Shakuntala Remembered by Little Jasmine Theater

image I went to a performance of Shakuntala Remembered by the Little Jasmine Theater group. It was an English Adaptation of Shakuntala as originally written by Kalidasa using a number of translations. The story is about Shakuntala who is wedded to Dushyanta (a gandharva wedding, no less!) during one of his hunting sprees, but subsequently forgets about her completely and even humiliates her in front of the whole court.

The performance was actually a fusion of theater by Kirtana Kumar, a kalari performance by Anmol Mothi and guitar sounds by Konarak Reddy. Kirtana carried almost the whole performance and the narrative on her own shoulders, and Anmol mainly spoke with his body — moving it delicately with lyrical quality, in fact, his dialogs were in Malayalam (which is something I didn’t quite get the motivation for). Each of them were great by themselves, but the fusion didn’t happen. It seemed more like a pastiche stitched together hastily. It seemed like three artists performing separately, but not a single performance which it should have been.

imageAlso, there were a number of meta-stories around the main plot — of Vyasa and Narada and of Shakuntala talking to a bunch of wise men. There was a meta-meta-story about terrorism and of loss of self-righteousness in the yuga of kali. These felt completely forced. The connection to terrorism was just not there — for some reason the sutradhar kept talking about terrorism which to my ignorant self seemed completely unrelated to the rest of the plot. There could have been other ways to establish relevance to current affairs, some better than showing recent terrorist activities on a video at the beginning of a play about love.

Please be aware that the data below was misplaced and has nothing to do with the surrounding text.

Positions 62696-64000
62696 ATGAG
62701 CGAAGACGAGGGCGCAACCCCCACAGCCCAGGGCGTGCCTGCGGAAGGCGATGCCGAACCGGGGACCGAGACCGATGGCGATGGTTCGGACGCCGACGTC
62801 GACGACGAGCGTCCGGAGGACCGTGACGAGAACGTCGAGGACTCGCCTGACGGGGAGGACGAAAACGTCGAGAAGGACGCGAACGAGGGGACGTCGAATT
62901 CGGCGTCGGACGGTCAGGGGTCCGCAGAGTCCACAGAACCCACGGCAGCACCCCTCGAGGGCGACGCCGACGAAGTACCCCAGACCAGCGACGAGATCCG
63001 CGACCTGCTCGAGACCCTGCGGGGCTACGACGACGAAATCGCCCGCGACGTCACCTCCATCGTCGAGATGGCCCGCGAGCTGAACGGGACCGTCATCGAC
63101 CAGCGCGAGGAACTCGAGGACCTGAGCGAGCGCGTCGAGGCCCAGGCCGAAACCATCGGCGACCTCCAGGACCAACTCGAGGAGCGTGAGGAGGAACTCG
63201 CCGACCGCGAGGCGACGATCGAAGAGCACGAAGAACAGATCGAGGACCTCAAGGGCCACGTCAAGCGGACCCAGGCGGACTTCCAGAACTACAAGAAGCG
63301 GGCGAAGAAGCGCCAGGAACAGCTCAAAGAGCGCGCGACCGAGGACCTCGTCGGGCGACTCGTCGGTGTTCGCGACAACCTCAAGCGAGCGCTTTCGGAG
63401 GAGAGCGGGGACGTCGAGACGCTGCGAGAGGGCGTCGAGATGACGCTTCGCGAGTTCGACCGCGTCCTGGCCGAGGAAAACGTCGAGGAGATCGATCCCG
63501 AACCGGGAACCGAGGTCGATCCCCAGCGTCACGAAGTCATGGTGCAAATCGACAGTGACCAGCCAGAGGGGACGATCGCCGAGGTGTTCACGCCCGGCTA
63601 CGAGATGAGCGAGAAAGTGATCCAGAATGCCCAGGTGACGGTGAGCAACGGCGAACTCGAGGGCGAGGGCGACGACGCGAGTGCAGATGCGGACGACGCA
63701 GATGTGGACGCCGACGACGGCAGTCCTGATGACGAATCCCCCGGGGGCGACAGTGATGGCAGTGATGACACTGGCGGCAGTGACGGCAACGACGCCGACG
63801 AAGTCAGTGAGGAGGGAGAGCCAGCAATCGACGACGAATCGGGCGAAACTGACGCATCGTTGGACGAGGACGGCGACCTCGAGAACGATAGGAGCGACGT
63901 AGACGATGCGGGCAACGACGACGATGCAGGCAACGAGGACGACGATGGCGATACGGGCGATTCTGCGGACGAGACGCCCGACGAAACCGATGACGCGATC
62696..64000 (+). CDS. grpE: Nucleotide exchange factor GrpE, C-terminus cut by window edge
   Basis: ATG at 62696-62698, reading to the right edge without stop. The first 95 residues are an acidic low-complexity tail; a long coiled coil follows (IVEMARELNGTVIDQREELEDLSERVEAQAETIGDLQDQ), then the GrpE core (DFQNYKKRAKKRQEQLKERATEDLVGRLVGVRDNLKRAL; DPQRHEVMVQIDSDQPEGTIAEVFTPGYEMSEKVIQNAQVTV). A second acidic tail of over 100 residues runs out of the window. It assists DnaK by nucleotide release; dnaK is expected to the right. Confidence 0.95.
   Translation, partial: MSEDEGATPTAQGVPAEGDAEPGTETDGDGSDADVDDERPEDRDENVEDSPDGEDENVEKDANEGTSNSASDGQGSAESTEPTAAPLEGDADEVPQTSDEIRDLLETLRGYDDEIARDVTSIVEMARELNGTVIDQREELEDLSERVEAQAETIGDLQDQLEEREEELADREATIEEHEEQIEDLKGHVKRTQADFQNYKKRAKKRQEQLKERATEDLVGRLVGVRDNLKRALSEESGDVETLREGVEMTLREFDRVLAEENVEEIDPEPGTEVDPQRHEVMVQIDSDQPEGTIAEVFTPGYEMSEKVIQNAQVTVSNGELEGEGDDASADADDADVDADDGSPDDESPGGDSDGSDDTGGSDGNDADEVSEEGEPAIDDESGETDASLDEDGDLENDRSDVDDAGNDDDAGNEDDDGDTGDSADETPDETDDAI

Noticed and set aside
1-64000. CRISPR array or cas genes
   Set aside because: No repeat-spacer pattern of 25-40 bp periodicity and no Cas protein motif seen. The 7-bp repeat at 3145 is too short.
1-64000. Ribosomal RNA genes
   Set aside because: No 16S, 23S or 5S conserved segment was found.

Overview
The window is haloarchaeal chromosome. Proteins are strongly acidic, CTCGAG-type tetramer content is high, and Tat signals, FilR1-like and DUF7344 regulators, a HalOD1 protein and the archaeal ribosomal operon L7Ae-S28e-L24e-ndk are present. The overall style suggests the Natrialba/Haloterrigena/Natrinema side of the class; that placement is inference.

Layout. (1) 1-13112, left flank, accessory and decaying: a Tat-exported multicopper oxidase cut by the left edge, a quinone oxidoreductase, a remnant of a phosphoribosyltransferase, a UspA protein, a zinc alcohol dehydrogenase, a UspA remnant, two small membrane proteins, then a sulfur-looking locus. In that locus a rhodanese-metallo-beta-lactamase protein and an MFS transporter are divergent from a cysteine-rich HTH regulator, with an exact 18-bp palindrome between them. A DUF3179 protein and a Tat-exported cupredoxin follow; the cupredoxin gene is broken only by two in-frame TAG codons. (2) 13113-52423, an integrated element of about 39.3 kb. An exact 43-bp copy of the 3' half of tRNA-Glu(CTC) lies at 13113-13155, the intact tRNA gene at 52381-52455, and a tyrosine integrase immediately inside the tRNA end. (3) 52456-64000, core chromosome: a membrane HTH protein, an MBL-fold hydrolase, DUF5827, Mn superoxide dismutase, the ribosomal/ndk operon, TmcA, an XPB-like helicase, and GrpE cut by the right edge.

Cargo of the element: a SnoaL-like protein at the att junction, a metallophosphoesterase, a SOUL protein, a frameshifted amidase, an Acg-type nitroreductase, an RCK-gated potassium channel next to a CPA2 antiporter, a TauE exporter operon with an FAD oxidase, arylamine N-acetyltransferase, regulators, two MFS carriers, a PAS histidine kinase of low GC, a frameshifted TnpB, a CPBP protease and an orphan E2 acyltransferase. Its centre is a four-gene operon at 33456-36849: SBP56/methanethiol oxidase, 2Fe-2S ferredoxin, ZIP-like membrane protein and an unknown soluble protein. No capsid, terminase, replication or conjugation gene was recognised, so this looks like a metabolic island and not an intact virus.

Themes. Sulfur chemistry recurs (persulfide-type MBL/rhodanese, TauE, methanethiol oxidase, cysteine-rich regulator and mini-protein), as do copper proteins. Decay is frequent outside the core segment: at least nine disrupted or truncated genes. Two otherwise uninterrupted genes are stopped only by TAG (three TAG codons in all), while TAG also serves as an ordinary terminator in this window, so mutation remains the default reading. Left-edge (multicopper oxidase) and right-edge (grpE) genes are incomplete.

However, in the midst of this, it dawned to me that mathematics was not one of the strong points of Kalidasa (or his translators). Shakuntala waited for Dushyanta for 12 years, which they equated with 4380 days (or some other number ending in zero). Since 12*365 ends in a zero (because 5 and 2 would be factors), and the number of leap years in a span of 12 consecutive years can not be more than 9 or less than 1, this number doesn’t seem quite right to me. Perhaps some algebra I don’t know about :-P On second thoughts, there can be a fallacy in this reasoning. Let’s see if somebody can point this out.

The mathematical digression, and the very poor joke aside, they play was a decent performance, but not the best that I have seen. They should have worked harder on the screenplay. It remained a good performance, and can not be called superlative, and will not make it to my spaces blog.

Some more coverage: here, here and here.

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The Cafe at Alliance Francaise de Bangalore and the number 13

I saw Let’s Have Sex by Vladimir Krasnogorov performed by Workshop Productions today at Alliance Francaise de Bangalore. While the play will not find its way into my spaces blog, it was my first visit to af Bangalore, and I liked the place. What really piqued me was the cafe. There was a strange mathematical irony (or perhaps creativity!) because almost everything seemed to be priced at Rs. 13. Obviously, Nobody there suffers from triskaidekaphobia. However, looks like the architect of the place was cut short of using his math-creativity fully. The samosa stood out as an eye-sore at Rs. 8 and tea (2 cups) was disappointingly priced at Rs. 14 (how could they break the symmetry?!).

Gave me an idea. Imagine, a row of gourmet items all priced at Rs. 13. Of course, there are 13 items. The cafe-owner could very conveniently hang a large board with multiplication tables of 13 to aid the customers (the clincher!).

Cafe 13, or perhaps to make it even more mathematically esoteric, Cafe E.

[I am not the lone lover of symmetry. Looks like very much a geek thing. People have done it with far more disastrous consequences. Damn, if I knew how to draw cartoons!]